The Maynard Library is helping residents spice up their winter with their newest club.
The Spice Club will hold its first meeting Jan. 27, kicking it off with ginger – candied, ground and ginger root.
“I wanted things that are not too exotic, but might broaden someone’s horizons,” said Sally Thurston, organizer of the club. “We started with ginger because it’s used in a wide variety of cultures.”
The premise is simple enough – spices, in different variations are packaged in kits along with some sample recipes for people to take and cook when they have time.
The club is an offshoot of the library’s popular Cookbook Club, which began in 2016. Members of that club choose a different cookbook every month and members prepare a recipe from the book to make and share with club members. They typically meet Monday at noon for a potluck lunch, although that has become a to-go lunch because of the pandemic.
“Since the beginning, we’ve known there were other people who might want to be involved but it didn’t work with their schedules,” Thurston said.
Take-and-make kits seemed to be the perfect solution.
Thurston packages up the spice kits herself, choosing sweet and savory recipes that don’t require special ingredients and appeal to a range of skill levels.
The club is a way to introduce people to spices they might not normally use without the investment, she said.
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January recipes ran the gamut from baked goods, such as Glazed Lemon-Ginger Scones and Banana Bread with Chocolate and Crystallized Ginger, to savory items, such as Braised Ginger Meatballs in Coconut Broth and Ginger Scallion Noodles. Those who want to try something simpler can try the Lemon Ginger Spritzers with Fresh Mint or Cinnamon Ginger Candied Walnuts. For those who prefer to cook without meat, the recipe for Roasted Squash and Tofu with Ginger and Garlic just might fit the bill. There are several additional recipes as well.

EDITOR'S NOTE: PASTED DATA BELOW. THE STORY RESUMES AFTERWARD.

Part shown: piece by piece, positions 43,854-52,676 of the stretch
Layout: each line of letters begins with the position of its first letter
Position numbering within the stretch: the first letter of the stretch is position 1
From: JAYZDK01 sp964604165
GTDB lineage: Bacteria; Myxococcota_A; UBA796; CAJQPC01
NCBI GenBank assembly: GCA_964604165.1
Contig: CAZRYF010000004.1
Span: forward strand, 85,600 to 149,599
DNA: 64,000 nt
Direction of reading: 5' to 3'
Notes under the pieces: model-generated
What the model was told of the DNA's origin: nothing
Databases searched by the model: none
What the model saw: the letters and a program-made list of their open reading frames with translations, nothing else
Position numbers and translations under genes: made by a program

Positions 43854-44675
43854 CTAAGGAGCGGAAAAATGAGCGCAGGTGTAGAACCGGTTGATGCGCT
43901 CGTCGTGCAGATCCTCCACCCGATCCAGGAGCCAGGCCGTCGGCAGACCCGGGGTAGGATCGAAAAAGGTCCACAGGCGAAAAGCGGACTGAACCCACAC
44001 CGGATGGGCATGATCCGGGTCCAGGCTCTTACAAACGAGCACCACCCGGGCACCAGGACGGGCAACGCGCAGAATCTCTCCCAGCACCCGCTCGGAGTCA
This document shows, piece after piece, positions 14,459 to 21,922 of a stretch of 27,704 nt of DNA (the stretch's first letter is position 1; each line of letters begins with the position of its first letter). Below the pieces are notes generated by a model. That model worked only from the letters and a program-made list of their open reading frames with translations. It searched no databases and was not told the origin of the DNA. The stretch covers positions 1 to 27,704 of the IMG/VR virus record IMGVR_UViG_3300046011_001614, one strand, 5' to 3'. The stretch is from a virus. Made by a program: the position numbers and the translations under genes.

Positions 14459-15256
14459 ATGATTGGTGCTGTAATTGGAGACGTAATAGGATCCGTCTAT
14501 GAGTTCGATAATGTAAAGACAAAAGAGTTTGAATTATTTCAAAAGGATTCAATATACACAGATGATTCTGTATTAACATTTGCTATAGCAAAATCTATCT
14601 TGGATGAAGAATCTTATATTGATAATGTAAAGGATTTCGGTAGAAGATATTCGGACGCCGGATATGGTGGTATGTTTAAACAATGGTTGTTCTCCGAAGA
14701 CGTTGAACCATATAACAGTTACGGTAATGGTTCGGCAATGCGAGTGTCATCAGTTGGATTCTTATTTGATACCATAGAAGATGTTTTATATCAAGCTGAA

“I’m trying to find things that appeal to different kinds of cooks. Go to it and have fun,” Thurston said.
An optional Zoom meeting held at the end of the month will give cooks a chance to talk about what they prepared and share ideas.
People are encouraged to share their finished products – successes and failures — on the library’s Facebook page (@maynardpubliclibrary) using the hashtag #maynardspiceclub.
February’s spice will be cardamom and kits will be available on Feb. 7 followed by a Zoom meeting on Feb. 24.
For more recipe ideas people can get an e-card to use the Boston Public Library to access the database “A to Z World Food,” Thurston said.
Instructions to sign up for the e-card, or to register for the Spice Club can be found at maynardpubliclibrary.org/spice.
More about ginger
Ginger is the dried knobby-shaped rhizome of the plant Zingiber officinale indigenous to Southern China. Ginger is often referred to as a root, but technically rhizomes are underground stems.
Ginger is one of the most used spices in the world and comes in numerous forms, including fresh, dried, pickled, preserved, crystallized, candied, and powdered/ground.